In many ways, this is a robot story, more in line with THE CAVES OF STEEL and THE NAKED SUN. There is a schism in the robotic community, with the two factions being the Calvinists and the Giskardians. Susan Calvin, as most Asimov fans know, is the roboticist involved in the early Asimov robot stories, and her "followers" here adhere rigidly to the Three Laws of Robotics. The Giskardians are followers of the long dead R. Giskard Reventlov (although his head with its accumulated knowledge is still around), the robot who came up with the "Zeroth Law" (which, if I remember my laws correctly reads, "A robot may not harm humanity, or, through inaction, allow humanity to come to harm"). The Zeroth Law, contend the Calvinians, is an abomination, allowing the Giskardians to pervert the original three laws. R. Daneel Olivaw, one of the robots involved in THE CAVES OF STEEL, and who has been around for 20,000 years, is a Giskardian who has been pushing and prodding Hari Seldon in a path that would save humanity after the fall of the Galactic Empire. Of course, the Calvinians want to stop Olivaw and Seldon.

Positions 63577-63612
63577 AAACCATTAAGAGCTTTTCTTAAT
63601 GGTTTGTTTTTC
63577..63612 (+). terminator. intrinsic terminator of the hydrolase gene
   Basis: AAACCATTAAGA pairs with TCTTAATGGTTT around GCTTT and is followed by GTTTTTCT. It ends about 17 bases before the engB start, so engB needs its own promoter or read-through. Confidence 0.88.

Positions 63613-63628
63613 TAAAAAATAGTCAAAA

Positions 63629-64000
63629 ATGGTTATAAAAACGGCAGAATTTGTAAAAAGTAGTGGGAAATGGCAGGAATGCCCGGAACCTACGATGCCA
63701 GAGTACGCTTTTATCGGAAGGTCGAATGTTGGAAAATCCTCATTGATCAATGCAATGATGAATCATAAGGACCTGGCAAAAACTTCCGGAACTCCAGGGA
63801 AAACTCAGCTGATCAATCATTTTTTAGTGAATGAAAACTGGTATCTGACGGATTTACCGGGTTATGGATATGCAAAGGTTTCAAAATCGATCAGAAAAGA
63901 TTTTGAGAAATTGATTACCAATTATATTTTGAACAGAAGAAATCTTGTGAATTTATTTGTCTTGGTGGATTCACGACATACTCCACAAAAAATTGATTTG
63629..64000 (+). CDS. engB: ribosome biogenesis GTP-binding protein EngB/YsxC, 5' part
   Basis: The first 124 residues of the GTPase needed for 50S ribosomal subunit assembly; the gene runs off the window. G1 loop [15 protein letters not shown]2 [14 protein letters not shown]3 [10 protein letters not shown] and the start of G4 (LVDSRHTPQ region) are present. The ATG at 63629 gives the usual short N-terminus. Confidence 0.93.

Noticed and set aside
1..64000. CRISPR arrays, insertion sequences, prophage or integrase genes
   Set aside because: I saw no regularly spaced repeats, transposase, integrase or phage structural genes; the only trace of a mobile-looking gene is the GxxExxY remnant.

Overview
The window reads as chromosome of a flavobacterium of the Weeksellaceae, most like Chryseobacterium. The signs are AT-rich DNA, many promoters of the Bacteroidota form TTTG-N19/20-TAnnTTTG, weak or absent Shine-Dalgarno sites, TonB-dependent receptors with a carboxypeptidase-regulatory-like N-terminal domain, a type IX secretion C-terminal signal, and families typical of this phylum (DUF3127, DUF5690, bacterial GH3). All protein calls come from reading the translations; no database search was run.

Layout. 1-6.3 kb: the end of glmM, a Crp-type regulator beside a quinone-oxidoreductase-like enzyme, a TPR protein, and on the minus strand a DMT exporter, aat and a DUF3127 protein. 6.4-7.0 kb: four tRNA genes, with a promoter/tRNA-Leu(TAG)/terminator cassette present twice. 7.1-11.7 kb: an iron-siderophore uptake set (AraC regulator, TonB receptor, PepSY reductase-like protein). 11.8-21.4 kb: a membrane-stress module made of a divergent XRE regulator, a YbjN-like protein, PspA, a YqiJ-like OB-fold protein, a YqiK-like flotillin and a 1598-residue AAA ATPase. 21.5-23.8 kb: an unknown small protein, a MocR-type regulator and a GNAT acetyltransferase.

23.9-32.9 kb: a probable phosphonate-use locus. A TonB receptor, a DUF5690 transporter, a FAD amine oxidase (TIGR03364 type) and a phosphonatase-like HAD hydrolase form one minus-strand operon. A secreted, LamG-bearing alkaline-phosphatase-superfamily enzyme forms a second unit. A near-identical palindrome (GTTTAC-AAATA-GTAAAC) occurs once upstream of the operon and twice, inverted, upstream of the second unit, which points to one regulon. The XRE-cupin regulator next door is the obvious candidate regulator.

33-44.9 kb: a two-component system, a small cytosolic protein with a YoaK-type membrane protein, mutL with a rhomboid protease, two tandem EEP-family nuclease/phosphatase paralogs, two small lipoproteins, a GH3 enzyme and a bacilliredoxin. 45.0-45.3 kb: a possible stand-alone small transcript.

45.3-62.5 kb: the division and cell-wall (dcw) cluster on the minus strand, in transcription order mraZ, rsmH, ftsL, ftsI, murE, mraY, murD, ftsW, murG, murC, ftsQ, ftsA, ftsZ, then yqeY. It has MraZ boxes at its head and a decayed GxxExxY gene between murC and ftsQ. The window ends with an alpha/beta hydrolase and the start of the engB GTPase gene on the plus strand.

There are other robots involved of course, who are pushing and prodding in one direction or another throughout the course of the novel. The new fly in the ointment are the mentalics, humans who can, well, push and prod other humans, and, it turns out, robots, via their thoughts. One f the robots involved, Lodovik Trema, has his positronic pathways stripped of the Three Laws by none other than the sim Voltaire, of of two obvious links to the prior novel. The other is the sim Joan, who also plays an important part in the story. Anyway, the mentalics are being recruited to populate the secret Second Foundation, and there are three who play key roles in the story: Klia Asgar, Brenn, and Vara Liso. All three have very interesting and important parts to play in the future of the Galactic Empire.